From an analytical perspective, I have been reminded that it is possible to incorporate deaths and economic considerations in a common metric if you try hard enough. Richard Layard, Andrew Clark et. al. have presented a WELLBY analysis that seeks to do that in a paper entitled, ‘When to release the lockdown: A wellbeing framework for analysing costs and benefits’. The authors use estimates of wellbeing-years (based on life satisfaction surveys) to balance the impact of policy decisions upon the number of deaths from COVID-19 against incomes, unemployment, mental health, public confidence and other factors (including CO2 emissions).

Their analytical framework looks elegant, but I am concerned about the implied policy context. It seems to me that this kind of analysis is more relevant to decision-making by a benevolent dictator (one applying utilitarian philosophy) than to a society where government should see its prime responsibility as protecting the lives and liberty of citizens.

Another article that has been brought to my attention is: ‘Some basic economics of COVID-19 policy’, by Casey Mulligan, Kevin Murphy and Robert Topel. This article looks at the trade-offs we face in regulating behavior during the pandemic.  It uses conventional cost benefit analysis to consider several possible policy objectives, including buying time and limiting the cumulative cost of a pandemic that will ultimately run its course. They conclude:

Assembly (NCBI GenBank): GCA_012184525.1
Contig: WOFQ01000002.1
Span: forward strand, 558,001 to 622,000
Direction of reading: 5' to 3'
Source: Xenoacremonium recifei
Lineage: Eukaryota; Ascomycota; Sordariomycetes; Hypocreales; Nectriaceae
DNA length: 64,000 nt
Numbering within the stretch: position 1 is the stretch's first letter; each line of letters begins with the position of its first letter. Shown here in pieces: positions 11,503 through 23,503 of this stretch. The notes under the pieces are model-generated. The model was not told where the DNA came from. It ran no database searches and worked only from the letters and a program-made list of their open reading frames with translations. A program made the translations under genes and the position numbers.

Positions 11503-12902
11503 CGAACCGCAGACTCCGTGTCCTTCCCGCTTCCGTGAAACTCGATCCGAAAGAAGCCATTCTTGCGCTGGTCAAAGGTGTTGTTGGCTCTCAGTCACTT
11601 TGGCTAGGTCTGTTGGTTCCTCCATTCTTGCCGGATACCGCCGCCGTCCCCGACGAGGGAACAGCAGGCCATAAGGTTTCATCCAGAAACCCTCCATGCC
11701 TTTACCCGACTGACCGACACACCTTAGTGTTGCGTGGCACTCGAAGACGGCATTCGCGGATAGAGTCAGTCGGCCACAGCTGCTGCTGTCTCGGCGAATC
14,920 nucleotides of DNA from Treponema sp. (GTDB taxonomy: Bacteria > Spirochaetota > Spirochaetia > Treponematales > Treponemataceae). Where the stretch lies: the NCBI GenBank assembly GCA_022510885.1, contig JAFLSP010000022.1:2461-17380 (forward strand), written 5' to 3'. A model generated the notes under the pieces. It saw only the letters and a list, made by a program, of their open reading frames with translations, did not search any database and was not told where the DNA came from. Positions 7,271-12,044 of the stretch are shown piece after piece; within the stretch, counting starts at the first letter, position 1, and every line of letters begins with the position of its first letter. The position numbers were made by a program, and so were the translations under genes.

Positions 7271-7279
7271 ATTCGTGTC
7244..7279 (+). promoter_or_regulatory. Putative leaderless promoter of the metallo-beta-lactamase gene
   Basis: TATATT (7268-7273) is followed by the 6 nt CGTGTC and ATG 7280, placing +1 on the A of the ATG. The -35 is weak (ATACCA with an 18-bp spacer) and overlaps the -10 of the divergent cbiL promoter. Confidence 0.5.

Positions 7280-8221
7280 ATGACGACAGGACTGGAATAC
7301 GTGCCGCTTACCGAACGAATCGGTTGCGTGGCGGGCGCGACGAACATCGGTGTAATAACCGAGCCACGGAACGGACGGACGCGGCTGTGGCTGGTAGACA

The key difference in terms of the optimal strategy is whether our focus is on keeping the disease contained. If the objective is to buy time, then our analysis favors early and aggressive intervention. This minimizes the overall impact … . In contrast, limiting the cumulative cost of a pandemic that will ultimately run its course argues for aggressive policies later, when they will have the biggest impact on the peak load problem for the health-care system and when they will have the greatest impact on the ultimate number infected”.

The authors conclude by listing some simple economic principles to guide how public policy should proceed when faced with a new but poorly understood pandemic. Those principles include buying time upfront, and using that time wisely to gather information to implement a screen, test, trace and quarantine (STTQ) policy. They suggest that both the “buy-time” and long-term containment strategies will have to be based on an effective STTQ policy.

The approach adopted by Mulligan et. al. of considering the nature of trade-offs and suggesting policy principles is more to my liking. If these authors had used their conventional cost benefit analyses to provide specific recommendations of the kind provided by Layard et. al. I would raise the same concerns about the implied policy context of advising a benevolent dictator, rather than informing a democratic political process.


I have misgivings about the valuation of life in both studies, but have not considered the relative merits of each approach, and have nothing better to offer other than directly considering the economic cost of saving lives under alternative strategies.